Daumier: Visions of Paris at the Royal Academy

-This exhibition is now closed-

Daumier, The Third Class Railway Carriage 1862-64, © The Metropolitan Museum of Art/Art Resource/Scala, Florence

Daumier, The Third Class Railway Carriage 1862-64, © The Metropolitan Museum of Art/Art Resource/Scala, Florence

Famous for his satirical prints on 19th-century French political life, Honoré Daumier (1808-1879) is the subject of a retrospective at the Royal Academy, which focuses not only on the artist’s well-known political caricatures but also his powerful observational paintings and drawings of working life in Paris.

Daumier’s dedicated, public engagement with French Revolutionary ideals of social justice can be clearly observed from the multitude of bitingly humorous political lithographs that fill this show. A notably direct example is Gargantua (1831), Daumier’s caricature of King Louis-Philippe as a lazy, over-inflated monster, consuming money extorted from the poor, an image that resulted in six months’ imprisonment for Daumier under the rigid censorship laws of the July Monarchy.

But it is in Daumier’s paintings and drawings of Parisian working-class life that his true talents as an artist come to light. Few works of art have better captured anguish than Daumier’s Expressive Head (1848-52), an exquisite ink drawing in which every line and shadow on the subject’s face suggests a desperate plea for mercy. Daumier’s series of paintings called The Burden (c. 1850), taken from the artist’s observations of life along the river Seine, repeatedly depicts a working woman, accompanied by children, carrying bundles of laundry in various locations around the city, evoking a sense of endless haste and toil. In The Third Class Railway Carriage (1862-64), Daumier earnestly depicts the hardiness and delicacy of the poor in cramped, dank conditions, further evidence of his sympathy with the daily struggles of ordinary Parisians.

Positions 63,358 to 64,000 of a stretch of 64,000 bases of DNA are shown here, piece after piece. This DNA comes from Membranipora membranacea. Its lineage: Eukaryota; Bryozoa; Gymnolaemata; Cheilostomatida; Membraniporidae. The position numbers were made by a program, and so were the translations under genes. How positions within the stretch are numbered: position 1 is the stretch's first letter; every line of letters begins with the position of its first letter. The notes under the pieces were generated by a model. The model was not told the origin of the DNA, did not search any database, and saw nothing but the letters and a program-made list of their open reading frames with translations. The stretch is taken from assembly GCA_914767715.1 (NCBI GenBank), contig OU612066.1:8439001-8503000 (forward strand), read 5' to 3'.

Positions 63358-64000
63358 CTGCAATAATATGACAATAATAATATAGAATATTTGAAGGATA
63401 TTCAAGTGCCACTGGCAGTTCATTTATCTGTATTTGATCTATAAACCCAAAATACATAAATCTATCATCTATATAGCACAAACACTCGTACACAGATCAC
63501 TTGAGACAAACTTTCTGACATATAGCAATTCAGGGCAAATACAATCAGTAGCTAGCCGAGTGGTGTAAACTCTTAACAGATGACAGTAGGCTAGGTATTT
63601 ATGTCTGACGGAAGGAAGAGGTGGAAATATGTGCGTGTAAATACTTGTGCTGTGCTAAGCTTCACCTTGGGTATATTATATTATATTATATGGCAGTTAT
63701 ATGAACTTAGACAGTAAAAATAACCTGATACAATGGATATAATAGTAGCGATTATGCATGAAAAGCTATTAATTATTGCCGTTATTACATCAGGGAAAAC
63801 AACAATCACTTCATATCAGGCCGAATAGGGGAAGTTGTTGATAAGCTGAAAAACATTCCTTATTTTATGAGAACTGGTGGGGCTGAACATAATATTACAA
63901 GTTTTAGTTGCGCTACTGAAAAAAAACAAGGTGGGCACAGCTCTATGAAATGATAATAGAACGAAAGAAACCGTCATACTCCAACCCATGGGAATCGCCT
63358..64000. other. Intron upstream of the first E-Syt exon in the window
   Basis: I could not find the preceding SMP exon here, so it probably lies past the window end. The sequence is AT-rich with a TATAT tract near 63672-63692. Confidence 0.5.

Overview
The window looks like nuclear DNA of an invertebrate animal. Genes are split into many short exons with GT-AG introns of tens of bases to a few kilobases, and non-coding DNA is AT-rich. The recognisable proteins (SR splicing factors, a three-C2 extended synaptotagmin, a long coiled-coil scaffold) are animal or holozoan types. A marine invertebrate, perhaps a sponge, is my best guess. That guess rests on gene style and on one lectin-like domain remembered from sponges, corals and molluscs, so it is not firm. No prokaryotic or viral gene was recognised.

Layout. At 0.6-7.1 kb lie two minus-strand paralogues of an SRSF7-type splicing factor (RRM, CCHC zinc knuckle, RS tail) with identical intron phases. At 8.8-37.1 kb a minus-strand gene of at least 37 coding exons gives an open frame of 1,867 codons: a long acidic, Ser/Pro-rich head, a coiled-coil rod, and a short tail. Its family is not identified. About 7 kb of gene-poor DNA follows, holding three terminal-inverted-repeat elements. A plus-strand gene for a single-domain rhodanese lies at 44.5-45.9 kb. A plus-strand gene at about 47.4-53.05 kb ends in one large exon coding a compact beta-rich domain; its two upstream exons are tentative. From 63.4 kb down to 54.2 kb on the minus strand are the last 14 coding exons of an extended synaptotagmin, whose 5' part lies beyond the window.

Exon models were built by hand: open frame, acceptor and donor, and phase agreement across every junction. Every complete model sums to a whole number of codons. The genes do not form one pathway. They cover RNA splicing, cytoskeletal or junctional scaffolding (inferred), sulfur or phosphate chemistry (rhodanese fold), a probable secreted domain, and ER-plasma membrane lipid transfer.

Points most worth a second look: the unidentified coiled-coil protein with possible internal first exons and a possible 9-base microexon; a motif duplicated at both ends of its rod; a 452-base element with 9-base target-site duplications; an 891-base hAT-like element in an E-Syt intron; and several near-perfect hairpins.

Never a wealthy man himself, having passed up lucrative opportunities in favour of pursuing his interests in political satire and observational art, Daumier has remained famous primarily as a caricaturist. As the first UK exhibition in fifty years to show the highlights of Daumier’s entire artistic output, Visions of Paris will no doubt go some way to furthering Daumier’s reputation as an important figure of French 19th-century art.

Daumier: Visions of Paris is open until 26 January.

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